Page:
Wisconsin Lawyers Duke It Out Over Awords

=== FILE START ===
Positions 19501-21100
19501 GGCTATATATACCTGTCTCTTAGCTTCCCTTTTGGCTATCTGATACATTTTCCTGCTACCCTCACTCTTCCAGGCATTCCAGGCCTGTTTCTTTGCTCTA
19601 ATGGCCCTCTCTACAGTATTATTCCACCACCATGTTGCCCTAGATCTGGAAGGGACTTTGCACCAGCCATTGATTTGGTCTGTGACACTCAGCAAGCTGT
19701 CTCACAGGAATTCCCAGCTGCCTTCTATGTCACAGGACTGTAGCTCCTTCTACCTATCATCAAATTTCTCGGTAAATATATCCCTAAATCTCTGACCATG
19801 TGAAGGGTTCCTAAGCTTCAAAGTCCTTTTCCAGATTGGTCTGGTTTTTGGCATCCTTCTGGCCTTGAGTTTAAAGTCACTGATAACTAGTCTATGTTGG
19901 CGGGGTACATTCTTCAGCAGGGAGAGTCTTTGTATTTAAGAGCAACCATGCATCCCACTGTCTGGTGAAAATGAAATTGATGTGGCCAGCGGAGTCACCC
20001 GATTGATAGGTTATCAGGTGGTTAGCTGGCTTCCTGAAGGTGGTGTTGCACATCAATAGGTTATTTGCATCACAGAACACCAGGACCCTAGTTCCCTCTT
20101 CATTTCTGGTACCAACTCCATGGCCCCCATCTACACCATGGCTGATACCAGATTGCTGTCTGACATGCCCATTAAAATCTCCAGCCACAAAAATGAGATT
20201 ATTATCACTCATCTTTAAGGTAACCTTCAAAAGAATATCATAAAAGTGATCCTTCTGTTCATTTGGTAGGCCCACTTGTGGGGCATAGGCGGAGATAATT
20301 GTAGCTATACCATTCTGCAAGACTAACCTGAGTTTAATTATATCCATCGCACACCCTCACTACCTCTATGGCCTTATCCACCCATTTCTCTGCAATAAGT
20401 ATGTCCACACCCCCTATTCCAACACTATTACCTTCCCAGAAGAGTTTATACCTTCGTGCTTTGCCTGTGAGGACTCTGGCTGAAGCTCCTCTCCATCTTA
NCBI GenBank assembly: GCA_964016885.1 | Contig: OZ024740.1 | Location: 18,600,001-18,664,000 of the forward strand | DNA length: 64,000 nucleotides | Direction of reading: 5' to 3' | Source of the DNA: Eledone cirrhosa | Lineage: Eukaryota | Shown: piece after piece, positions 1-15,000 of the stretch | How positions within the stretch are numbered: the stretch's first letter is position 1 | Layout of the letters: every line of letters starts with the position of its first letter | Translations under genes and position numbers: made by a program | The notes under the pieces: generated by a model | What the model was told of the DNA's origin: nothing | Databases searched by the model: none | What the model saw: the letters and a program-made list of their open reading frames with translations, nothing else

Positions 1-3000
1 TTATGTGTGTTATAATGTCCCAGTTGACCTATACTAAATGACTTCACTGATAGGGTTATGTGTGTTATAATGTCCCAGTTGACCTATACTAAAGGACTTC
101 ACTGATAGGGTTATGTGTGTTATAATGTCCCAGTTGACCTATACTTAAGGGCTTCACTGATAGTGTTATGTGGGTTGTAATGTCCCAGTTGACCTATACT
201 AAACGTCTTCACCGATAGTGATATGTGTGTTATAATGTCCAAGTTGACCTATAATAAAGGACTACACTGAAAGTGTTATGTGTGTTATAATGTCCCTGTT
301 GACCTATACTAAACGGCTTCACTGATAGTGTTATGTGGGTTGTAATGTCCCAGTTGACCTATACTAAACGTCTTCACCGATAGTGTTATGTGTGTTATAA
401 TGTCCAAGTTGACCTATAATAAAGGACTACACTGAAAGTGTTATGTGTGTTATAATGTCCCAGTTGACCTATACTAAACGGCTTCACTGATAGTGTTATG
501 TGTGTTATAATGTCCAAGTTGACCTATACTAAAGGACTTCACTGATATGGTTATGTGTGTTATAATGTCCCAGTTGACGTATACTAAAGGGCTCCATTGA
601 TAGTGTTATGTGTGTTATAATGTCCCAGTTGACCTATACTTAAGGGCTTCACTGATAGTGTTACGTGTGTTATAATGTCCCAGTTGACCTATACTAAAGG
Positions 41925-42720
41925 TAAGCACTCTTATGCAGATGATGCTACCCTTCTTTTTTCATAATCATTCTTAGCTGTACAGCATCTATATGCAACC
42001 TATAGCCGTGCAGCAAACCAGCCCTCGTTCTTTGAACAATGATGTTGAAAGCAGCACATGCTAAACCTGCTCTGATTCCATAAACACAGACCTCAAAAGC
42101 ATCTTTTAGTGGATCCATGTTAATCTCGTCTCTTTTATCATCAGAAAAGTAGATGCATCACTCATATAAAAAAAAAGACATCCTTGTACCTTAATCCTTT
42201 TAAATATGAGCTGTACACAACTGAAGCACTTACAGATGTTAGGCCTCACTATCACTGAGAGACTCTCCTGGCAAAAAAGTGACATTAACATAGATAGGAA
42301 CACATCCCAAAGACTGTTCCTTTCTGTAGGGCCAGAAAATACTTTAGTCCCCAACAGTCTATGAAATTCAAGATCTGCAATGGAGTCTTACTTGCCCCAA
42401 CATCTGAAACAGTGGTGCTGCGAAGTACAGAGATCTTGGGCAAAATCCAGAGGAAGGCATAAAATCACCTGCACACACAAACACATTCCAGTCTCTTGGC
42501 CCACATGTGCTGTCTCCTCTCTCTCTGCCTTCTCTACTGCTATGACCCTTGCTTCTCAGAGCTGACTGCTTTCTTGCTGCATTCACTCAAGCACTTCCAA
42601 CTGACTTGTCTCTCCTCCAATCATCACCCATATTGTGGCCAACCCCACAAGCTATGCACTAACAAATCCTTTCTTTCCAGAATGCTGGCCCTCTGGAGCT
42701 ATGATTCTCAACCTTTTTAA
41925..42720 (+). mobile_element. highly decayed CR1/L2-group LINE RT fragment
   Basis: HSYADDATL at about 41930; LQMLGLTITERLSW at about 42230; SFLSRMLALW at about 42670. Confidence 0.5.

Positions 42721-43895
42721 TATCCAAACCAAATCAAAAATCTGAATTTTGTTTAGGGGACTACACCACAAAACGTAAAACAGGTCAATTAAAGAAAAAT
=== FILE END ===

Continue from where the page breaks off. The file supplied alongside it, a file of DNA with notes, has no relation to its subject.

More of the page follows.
Some Wisconsinpersonal injury lawyers are seeing each other in court these days, but not on behalf of clients. Two members of the Habush & Rottier law firm recently brought a “right of publicity” suit against the Cannon & Dunphy firm based on the latter firm’s aggressive use of the Google AdWords product. AdWords triggers “sponsored links” to appear on the search results screen when someone searches for the purchased words. Here, the defendants “purchased” the names of Robert L. Habush and Daniel A. Rottier. Habush and Rottier are two very high profile personal injury lawyers. So when a Wisconsin accident victim searches for either Habush or Rottier, sponsored links for the Cannon & Dunphy will automatically appear on the results page. Wisconsin’s right of publicity statute is pretty straightforward. It prohibits the “use, for advertising purposes or for the purpose of trade, … the name … of any living person without having first obtained the written consent of the person … .” And that is precisely what was happening in this case. So the Wisconsincourt found that there had been a technical violation. But it went on to ask whether the invasion was “unreasonable.” And that’s where the plaintiffs ran into a snag. According to the court, the AdWords program makes a search engine function like the Yellow Pages. In the old days, a prospective client would go to the Yellow Pages and look up Mr. Habush. And when he found him there, he’d also find the names and contact information (we used to call that a “phone number”) for dozens of other personal injury attorneys. In this court’s mind the AdWords program created the same result. The court also noted that Cannon & Dunphy could contract with a TV station to run its ads immediately following ads for Habush without violating the statute. In effect, triggering its ads to the competitor’s ads. The court saw no distinction between that plan and the AdWords program. It strikes me that the AdWords program is one of those things that seems worse on first blush than it actually is. The Wisconsin court did a good job analogizing it to some examples that are a bit more familiar. The key question should be, not whether the purchased word or name triggered a competitor’s ad, but rather, is the consumer confused in any way by it. If not, it’s probably best to leave well enough alone. And by the way, I just Googled myself and not one sponsored ad came up. What am I, chopped liver???